Hazard Mitigation is defined as any sustained action taken to reduce or eliminate the long-term risk to life and property from hazard events. It is an on-going process that occurs before, during, and after disasters and serves to break the cycle of damage and repair in hazardous areas.
Flooding damage that effected
public roads in Dorchester
How Mitigation Benefits Society
The NH HSEM Planning Section administers the Hazard Mitigation Assistance programs. The Section assists in the development of comprehensive hazard mitigation plans and projects to protect citizens, and their property from exposure to all hazards including: natural, human caused, and technological. The Planning Section is also responsible for management of the FEMA Public Assistance grant program and the Emergency Management Performance Grant.
What are the different grants available within Hazard Mitigation Assistance?
The Hazard Mitigation staff oversees the Hazard Mitigation Grant Program (HMGP), Flood Mitigation Assistance (FMA), Repetitive Flood Claims (RFC), Severe Repetitive Loss (SRL), and Pre-Disaster Mitigation (PDM) Program. Federal funding is provided for cost effective and sustainable programs through these five projects.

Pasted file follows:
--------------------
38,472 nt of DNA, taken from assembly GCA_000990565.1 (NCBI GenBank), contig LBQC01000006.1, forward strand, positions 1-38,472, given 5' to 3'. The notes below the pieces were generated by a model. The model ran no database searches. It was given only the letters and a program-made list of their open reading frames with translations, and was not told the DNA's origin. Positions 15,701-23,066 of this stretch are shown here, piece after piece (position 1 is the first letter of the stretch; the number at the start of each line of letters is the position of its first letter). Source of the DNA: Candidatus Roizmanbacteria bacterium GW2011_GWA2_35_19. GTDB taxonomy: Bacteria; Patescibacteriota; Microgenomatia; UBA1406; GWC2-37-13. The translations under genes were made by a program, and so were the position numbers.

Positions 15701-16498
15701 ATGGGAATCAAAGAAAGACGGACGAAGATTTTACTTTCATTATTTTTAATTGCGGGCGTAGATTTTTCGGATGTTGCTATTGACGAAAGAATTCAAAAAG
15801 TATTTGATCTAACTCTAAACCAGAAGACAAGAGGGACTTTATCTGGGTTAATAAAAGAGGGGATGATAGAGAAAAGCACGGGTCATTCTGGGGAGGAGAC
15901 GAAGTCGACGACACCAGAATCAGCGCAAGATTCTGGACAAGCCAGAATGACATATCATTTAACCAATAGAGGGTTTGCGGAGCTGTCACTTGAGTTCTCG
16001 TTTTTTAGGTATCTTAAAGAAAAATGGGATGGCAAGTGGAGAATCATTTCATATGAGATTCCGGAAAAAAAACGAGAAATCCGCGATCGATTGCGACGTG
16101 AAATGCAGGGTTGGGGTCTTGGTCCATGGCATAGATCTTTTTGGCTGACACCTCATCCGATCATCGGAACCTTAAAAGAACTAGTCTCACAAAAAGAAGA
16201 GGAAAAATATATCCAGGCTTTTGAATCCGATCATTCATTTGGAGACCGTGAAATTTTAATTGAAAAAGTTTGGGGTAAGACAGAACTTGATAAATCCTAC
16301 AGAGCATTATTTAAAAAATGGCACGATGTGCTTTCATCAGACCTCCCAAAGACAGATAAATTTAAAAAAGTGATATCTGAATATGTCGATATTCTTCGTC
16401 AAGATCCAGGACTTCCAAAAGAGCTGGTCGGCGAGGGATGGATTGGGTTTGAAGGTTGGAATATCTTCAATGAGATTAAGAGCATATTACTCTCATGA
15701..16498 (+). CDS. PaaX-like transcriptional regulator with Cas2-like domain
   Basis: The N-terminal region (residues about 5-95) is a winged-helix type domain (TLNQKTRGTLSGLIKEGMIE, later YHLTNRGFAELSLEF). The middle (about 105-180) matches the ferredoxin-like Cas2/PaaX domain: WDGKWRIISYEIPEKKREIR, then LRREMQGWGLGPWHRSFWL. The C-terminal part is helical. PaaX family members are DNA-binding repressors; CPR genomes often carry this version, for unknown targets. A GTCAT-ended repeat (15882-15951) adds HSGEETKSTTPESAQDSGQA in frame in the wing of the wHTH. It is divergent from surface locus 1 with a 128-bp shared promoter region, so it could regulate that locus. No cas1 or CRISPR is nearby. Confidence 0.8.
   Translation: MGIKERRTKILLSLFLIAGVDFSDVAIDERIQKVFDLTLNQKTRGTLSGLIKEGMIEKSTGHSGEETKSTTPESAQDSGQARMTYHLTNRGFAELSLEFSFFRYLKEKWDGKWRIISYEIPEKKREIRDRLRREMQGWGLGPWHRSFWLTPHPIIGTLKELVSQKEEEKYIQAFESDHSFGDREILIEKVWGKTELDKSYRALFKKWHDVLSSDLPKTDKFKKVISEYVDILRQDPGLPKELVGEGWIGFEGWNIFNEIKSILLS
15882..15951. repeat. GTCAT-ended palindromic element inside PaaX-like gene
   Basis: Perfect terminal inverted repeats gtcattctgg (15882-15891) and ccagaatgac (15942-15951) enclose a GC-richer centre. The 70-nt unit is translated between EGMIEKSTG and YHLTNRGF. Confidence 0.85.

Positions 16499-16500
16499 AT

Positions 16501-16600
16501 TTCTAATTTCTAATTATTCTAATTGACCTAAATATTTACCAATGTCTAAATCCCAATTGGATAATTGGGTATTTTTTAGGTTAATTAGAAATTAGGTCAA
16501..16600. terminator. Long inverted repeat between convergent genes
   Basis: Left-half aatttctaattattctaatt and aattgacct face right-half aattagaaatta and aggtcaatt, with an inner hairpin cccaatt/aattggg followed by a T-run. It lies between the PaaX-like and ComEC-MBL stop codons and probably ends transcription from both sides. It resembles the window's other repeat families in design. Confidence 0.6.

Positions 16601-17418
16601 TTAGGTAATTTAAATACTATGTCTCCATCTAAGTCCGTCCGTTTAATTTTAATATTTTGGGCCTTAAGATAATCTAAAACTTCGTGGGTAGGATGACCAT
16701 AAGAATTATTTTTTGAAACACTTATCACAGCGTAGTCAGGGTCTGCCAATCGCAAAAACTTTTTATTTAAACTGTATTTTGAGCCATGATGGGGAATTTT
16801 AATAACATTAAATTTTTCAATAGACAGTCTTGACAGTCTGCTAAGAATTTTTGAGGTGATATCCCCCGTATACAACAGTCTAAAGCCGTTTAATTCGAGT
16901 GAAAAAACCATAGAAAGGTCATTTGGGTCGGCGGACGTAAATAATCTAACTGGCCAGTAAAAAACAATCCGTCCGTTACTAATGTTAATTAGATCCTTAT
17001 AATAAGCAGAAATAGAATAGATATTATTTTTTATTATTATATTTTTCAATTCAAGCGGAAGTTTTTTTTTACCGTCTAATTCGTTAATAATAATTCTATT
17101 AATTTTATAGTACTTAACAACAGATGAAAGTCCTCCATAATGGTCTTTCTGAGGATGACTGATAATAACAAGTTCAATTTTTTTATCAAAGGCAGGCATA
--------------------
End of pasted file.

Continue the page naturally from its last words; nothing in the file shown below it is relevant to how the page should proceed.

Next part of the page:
A road closure in Dorchester due
to the effects of flood waters
undermining the integrity of the road.
Examples of Mitigation actions:
- Promoting effective land use planning based on identified hazards
- Adopting, and enforcing building codes and standards
- Buying flood insurance to protect personal property and belongings
- Securing shelves and water heaters to walls
- Elevating structures above the floodplain
- Retrofitting structures to withstand earthquakes
- Acquisition and demolition of flood prone structures
- Replacing Culverts damaged by flooding to increase capacity to prevent future damage
Documentation for all Hazard Mitigation Assistance Programs
Visit HSEM's Resource Center for forms and documents related to Hazard Mitigation. HSEM has moved the quarterly report to an online form.
Microsoft Word format. You can download a free reader from Microsoft.